Yawn, Tim Gladden and Tommy
Committees for the production
Include Delbert Dixon, lighting
and sound; Mrs. McDaniel and
Mrs. Yates Harbison, makeup;
Mr. Phillips, tickets; K. E. Mor
rison, Harley Dixon and Charles
Dixon, program; and C. T. Car
penter, Jr., and Mr. Smith, pub
Admis&ion for the show Is 30
and 60 cents and tickets are on
sale by members of the club and
will be on sale at the door. Mr.
Phillips has announced that tic
kets sold prior to the~ postpone
ment will be honored either night.
Ben Goforth Accepts
Role In Boone Drama
I Ben Goforth, Jr., has signed
a contract for a part in "Horn in
the West," historical drama pro
duced near Boone each summer.
Mr. Goforth, a Kings Mountain
school teacher, will be enrolled
at Appalachian State Teacher's
College in Boone this summer
working on his masters degree.
A veteran member of the Kings
Mountain Little Theatre, he was
in the cast of "Then Conquer We
Must!" and "Sword of Gideon",
produced at Kings Mountain
National Military Paik amphi
theatre the past two summers.
Former Governor Scott To Speak
At Lions Faimei's Part; Tuesday
The Kings Mountain Lions Club
will put on its annual Farmer's
Night party next Tuesday night,
with all farmers of the area in
vited to attend and with Former
Governor W. Kerr Scott scheduled
to make the principal address of
the evening. ^
Mr. Scott, for many years com
missioner of agriculture, wen the
Democratic -primary race for the
gubernatorial nomination in 1948
in what was ^fnorally conceded
to be an upset. He spent an in
teresting and controversial four
years in the Governor's Mansion.
He fathered the rural road build
ing program and obtained a fav
orable vote on the $200 million
dollar, bond issue that enabled .it
to be carried out
? Edwin MOore, chairman of the
Lions club's Farmer's night com
mittee, said he hoped all farmers
of the, area would be able to at
tend. "We regard our Farmer's
Night meeting as one of the most
important Of the year, and it's
usually one of our best," Mr.
Moore said, .
Other members of the commit
tee are Hazel B. Bumgardner, and
? meeting wilj be held at
Masonic Dining Hall and will be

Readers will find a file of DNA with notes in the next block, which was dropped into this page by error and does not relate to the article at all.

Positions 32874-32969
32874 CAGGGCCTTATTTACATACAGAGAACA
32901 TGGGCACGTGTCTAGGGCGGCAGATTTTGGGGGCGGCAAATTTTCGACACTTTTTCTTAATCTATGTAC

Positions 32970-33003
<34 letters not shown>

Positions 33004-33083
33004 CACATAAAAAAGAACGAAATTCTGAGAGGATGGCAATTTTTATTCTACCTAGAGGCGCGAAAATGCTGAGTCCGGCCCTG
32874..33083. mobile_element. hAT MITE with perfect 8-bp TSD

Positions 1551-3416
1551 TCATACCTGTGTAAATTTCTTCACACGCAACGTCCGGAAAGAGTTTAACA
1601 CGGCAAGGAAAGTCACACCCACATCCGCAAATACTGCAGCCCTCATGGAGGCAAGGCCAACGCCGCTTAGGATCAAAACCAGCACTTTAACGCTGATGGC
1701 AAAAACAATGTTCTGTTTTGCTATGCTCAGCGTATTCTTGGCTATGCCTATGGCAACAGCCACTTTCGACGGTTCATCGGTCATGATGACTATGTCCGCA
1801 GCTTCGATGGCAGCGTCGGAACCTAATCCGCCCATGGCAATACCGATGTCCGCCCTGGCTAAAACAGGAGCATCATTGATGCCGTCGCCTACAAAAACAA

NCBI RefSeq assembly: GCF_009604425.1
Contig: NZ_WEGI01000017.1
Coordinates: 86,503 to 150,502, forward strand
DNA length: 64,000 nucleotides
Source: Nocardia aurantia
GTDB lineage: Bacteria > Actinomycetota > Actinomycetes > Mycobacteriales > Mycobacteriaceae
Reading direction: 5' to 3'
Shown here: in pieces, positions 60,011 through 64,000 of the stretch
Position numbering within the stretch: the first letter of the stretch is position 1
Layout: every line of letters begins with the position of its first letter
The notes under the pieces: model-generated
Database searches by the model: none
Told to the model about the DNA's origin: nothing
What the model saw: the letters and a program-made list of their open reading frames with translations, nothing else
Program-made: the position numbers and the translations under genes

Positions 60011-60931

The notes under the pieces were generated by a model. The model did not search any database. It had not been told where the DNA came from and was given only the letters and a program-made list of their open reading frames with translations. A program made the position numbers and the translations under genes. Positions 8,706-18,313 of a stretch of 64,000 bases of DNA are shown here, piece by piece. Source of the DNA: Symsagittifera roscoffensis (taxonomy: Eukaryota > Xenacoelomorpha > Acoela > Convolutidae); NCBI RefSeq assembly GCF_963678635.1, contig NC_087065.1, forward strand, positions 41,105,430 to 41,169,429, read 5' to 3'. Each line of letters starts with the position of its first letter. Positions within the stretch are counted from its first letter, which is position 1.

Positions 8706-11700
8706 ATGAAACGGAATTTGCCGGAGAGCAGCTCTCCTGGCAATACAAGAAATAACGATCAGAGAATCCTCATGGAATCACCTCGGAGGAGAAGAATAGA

gin it 7 o'clock.
A number of officials, including
l . ipm
SFEAKSB ? . F?tm*r
W. Bwi Scott
County farmer, will bs the prin
cipal speaker Tuosday night at
Om annual reamer's night ban
quet of U? Kings Mountain
Lions clab, whoa Dm club ll hMt
ham, of Iron Station, all member*
of thf county board of commis
sioners, and extension department
officials, have been lftvit^d to at
tend the annual farmer's night
HEADS CLUB ? Harry E. Page
was elected president of the
Kings Mountain Country Club at
a meeting ol the board of di
rectors Tuesday night.
Harry E. Page was electea
Tuesday night to serve as presi
dent of the Kings Mountain Coun
try Club for 1953-54.
Joe A. Neisler, elected to the
position at the original meeting
of the Incomirfl: board of direc
tors last month, had declined the
Mr. Page, who had been named
assistant secretary-treasurer at
the organizational meeting last
month, wajt succeeded by John
Smathers. Other club officers are
J. H. Patterson, vice-president,
and D. M. Peeler, secretary-trea
The directors also named chair
men of standing committees at
the Tuesday night dinner meet
ing as follows:
Tolly Shuford, social commit
fee; Dr. W. L. MaUney, house
committee; Joe A. Neisler, greens
committee; and J. C. Bridges,
The county board of education
in meeting Tuesday appointed a
number of new members to the
several school committees.
The committees include:
Bethware school; Clyde Rand
all, Claude Harmon and H. A.
Goforth, holdover members, and
Will Watterson and Eugene Pat
terson, new members.
Park Grace school: O. C. Kiser
and J. H. Medlin, holdover mem
bers, and R. B. Wright, new
Grover: Conrad Hughes ?nd
Carl McGlnnis, holdover mem
bers, and Frank Royster, W. B.
Harry and Glenn Roundtree, new
Compact : Samuel Brown, J. M.
McCrea, and Wesley Williams,
holdover members, and Lonnie
Whisnant and Israel Goode, new
Indncts Five !
Kings Mountain high school's
National Honor society's annual
spring induction services were ,
held on March 3.
Misses Anne McKelvIe, Linda
Baity, Cornelia Ware, and Grace
Carpenter discussed the, lour i
deals of the society which <*re
scholarship, leadership, service,
and character. Joyce Biser dis
dussed the flaming torch, a sym
bol of the society. " ?_
. New members Inducted Into the
Society were Sherrlll Spears, Nor
ma Lee Slpes, Susan Moss, Anne
Dllllng, and Ranny Amette. Ro
well Lane, high school principal,
presented the new members with
Miss Dolores Davidson sang for
the program "Open My Eyes",
"Qlve tJs Stout-heart ad Men",
"Take My Life", '1 Would Be
True", aw) "The Lord's Prayer".
Other members of the National
Honor group are Bobbie Barrett,
Anne McKelvie, Dolores David
son, and Cornelia Ware. Mrs. W.
T. Weir is faculty advisor and
Bobbie Barrett, president, pre
sided over the meeting.
County To Mail
Cleveland County citizens will
begin receiving the news, good
or bad, this weekend, on the re
sults of, the county-wide reap
praisal of property for tax pur
Max Ilamrick. tax supervisor,
said Wednesday that his office
will begin mailing the estimated